The Jubilee USA Network reports: "After receiving debt relief, the Tanzanian government was able to waive fees for primary school, putting nearly 2 million children back in school overnight. Debt relief has enabled Burundi to build 1100 primary school classrooms and Nicaragua to invest an additional $54 million in health care and $121 million in education in the past year alone."  They go on to report: "The expanded debt cancellation called for in the Jubilee Act would cost just $100 million a year, a tiny fraction (.000001%!) of the $700 billion now approved to be spent bailing out Wall Street."

Prayers of Intercession

Response:  Lord, guide us on the road to justice and peace.

For the billions of people in our world who are poor, we pray.....

For the many less-developed nations of the world who are burdened by debt, we pray....

For all the people who are homeless or in danger of losing their homes, we pray.....

For the millions of people who are refugees without even a nation to call home, we pray....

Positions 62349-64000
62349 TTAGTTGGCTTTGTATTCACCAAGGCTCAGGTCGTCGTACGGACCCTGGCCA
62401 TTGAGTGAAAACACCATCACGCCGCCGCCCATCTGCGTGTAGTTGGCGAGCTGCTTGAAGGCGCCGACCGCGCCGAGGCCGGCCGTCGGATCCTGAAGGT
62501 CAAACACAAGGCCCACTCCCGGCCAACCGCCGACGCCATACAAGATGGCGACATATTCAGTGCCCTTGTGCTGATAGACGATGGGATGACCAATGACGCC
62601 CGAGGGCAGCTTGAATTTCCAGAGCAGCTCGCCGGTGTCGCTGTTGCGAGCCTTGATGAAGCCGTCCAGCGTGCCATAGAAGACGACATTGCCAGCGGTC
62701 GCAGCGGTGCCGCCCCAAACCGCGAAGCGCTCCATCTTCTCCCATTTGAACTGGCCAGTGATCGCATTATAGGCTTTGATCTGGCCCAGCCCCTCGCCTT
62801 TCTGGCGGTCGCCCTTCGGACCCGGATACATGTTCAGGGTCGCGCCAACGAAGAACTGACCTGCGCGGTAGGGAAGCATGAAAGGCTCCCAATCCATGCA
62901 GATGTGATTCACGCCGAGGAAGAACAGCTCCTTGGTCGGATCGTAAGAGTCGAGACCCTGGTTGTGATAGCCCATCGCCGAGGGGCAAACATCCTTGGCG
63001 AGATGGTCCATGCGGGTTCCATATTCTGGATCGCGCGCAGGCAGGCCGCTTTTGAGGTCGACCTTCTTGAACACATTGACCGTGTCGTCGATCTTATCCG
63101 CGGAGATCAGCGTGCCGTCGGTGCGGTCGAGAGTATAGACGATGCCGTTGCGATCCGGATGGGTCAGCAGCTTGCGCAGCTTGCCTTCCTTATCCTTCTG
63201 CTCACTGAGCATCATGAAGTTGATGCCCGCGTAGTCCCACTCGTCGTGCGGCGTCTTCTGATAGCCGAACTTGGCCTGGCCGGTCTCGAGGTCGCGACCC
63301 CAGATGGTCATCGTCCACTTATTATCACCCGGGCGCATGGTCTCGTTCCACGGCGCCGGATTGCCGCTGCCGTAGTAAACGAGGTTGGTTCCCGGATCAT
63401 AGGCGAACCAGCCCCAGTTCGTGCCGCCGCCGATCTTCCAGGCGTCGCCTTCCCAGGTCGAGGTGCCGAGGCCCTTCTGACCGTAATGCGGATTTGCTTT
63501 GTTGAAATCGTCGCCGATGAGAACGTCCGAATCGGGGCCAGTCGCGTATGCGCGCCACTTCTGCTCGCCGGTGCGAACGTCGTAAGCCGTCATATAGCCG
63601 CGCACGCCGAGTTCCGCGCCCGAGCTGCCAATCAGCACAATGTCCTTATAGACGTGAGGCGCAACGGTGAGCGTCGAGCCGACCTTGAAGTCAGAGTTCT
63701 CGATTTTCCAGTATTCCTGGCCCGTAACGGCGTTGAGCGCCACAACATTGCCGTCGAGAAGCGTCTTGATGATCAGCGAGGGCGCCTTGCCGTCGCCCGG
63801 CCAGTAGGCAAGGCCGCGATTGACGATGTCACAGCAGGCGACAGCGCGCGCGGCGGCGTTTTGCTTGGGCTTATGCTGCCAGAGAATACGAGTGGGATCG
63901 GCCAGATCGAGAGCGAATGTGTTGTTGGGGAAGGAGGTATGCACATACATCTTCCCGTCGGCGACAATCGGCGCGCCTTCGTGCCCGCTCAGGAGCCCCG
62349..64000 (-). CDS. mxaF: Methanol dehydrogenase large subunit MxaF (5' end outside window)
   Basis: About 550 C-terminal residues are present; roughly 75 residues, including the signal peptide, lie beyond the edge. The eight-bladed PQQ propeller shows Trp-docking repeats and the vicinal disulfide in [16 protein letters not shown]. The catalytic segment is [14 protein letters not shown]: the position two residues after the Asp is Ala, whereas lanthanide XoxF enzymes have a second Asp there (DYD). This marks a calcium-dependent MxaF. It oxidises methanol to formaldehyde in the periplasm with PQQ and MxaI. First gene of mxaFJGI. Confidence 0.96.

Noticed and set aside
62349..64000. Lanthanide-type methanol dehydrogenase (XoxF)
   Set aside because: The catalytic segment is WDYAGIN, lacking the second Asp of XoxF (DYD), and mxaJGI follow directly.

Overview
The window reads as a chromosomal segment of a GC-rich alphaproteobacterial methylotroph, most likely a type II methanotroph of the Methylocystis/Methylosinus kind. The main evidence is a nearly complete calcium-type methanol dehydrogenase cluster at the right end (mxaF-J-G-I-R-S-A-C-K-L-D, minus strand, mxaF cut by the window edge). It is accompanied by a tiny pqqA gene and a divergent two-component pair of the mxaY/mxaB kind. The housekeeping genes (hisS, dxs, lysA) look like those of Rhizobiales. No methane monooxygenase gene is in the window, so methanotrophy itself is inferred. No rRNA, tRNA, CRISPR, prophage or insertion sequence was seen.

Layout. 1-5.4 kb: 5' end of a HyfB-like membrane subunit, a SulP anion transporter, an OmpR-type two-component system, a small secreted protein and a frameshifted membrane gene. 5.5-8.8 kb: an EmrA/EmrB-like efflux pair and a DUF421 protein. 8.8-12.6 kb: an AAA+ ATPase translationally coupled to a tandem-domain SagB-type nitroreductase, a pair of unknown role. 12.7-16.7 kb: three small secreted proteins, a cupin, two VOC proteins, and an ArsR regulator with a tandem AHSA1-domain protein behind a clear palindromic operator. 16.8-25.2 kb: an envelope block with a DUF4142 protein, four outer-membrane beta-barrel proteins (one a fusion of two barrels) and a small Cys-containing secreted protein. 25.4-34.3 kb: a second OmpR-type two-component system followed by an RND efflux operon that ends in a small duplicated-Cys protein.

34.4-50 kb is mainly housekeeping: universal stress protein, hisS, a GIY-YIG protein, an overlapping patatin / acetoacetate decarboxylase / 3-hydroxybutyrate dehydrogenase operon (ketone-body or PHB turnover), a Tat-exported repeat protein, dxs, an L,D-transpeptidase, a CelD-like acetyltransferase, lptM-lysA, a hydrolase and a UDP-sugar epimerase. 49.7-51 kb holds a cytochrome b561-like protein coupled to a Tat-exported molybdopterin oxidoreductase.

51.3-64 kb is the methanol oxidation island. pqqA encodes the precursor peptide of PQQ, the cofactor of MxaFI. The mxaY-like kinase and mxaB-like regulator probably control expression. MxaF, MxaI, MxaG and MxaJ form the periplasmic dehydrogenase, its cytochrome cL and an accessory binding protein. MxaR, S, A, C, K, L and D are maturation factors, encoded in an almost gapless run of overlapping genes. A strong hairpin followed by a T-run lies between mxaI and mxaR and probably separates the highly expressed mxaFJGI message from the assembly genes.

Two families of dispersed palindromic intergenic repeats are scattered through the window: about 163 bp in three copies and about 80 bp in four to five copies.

For the countless people who are excluded because of their ethnic or racial heritage, we pray....

For our political leaders called to lead us through all the difficulties, we pray....

For wisdom and integrity as the United States moves toward the upcoming election, we pray....


God, we pray that your spirit may rule over all things.

May your spirit rule over kings and presidents

            Over prime ministers and generals

                        Over CEOs and party bosses

                                    Over the legislature and over the bureaucrats

                                                Over all citizens.

May your spirit guide us on the way of peace

            On the way of honest dialogue

                        On the way of reconciliation between peoples

                                    On the way of disarmament and justice

                                                On the way of freedom and life for all.

May your spirit lead us on the journey of blessings shared with all

            On the journey of educational opportunity for all our children

                        On the adventure of research and study that helps all men and women

                                    On the road to meaningful work for all your people

                                                On the path of solidarity and love between all our brothers and sisters.

May your spirit help us

            To speak up with courage

                        To share what we have and what we are

                                    To challenge the powers that be

                                                To offer a message of liberation and life.